Stories about malevolent rednecks were all the rage in the post-Deliverance era, but this made-for-TV thriller takes the redneck genre in an odd new direction. Furthermore, the picture features a slew of actors more frequently seen in big-screen features, plus smooth work by veteran director Burt Kennedy, who was just starting his drift back to the small screen after a solid run of theatrical features. Stacy Keach stars as Jimmy, a New York photojournalist trolling the backwoods of the U.S. for interesting stories. One afternoon, he spots an innocent-looking young boy, Gilbert (Tim Parkinson), walking down a rural byway with an armload of groceries. Jimmy offers to give the kid a lift home, which becomes a miles-long odyssey down a dirt road in the middle of nowhere. Jimmy is alarmed to meet Gilbert’s impoverished, sullen family, which is led by Gilbert’s twentysomething older brother, Peter (John Savage).
The only adult in the ramshackle house is Carol Ann (Samantha Eggar), whom the kids call “Ma” but who clearly isn’t old enough to be the matriarch of the clan. It turns out the family’s parents died some time ago, so Peter invented a scheme of kidnapping adults to play the role of mother and father; as Jimmy soon discovers, those not suited to the role have been killed and disposed of in a nearby creek. Jimmy tries to escape several times with Carol Ann, but Peter and his faithful pack of dogs keep bringing the couple back to their weird prison. Since All the Kind Strangers was made for TV, some of the kinkier implications of the storyline go unexplored, and the movie wraps up somewhat abruptly in 74 minutes, making the whole thing feel like a bit of a cheat.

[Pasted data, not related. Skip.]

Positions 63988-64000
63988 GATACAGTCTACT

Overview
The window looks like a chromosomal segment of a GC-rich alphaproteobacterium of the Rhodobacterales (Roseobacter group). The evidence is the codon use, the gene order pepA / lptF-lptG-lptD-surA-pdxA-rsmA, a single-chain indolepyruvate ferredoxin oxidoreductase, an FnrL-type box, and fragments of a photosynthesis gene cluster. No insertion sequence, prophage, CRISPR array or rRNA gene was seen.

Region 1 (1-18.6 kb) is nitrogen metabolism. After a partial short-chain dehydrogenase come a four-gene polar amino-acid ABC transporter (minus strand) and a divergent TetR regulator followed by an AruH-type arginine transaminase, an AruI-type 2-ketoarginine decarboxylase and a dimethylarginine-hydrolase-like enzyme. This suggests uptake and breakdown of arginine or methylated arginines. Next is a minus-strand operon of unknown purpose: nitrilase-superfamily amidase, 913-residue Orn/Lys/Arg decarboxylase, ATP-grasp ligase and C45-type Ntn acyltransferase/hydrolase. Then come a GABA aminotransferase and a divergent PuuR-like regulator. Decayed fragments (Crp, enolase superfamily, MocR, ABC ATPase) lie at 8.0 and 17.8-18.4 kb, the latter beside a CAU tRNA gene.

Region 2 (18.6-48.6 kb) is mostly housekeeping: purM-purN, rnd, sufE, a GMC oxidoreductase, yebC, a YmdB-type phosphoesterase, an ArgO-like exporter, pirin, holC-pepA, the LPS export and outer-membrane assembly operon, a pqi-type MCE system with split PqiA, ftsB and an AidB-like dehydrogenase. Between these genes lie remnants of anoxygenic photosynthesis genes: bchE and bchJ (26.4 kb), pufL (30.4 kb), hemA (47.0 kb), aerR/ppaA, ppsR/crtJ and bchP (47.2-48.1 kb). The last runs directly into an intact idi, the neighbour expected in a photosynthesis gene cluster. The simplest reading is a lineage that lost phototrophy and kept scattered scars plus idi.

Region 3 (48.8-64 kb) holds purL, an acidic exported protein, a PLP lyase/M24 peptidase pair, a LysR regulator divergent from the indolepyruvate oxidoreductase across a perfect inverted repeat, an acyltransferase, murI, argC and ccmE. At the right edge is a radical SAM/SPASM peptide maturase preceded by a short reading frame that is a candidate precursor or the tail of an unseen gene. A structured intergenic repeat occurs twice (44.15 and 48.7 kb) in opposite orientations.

Still, the caliber of acting is unusually high for this sort of thing, with Keach channeling rage and Eggar personifying terror while Savage provides compelling derangement and Robby Benson, playing his second-in-command sibling, lends an offbeat vibe of perverse masochism. (Benson also sings the movie’s twee theme song.) Even better, this creepy little movie is enlivened by vibrant location photography. In fact, had the story been given a bit more room to breathe in terms of edgier content and a longer running time, All the Kind Strangers would have made an interesting theatrical feature.
All the Kind Strangers: FUNKY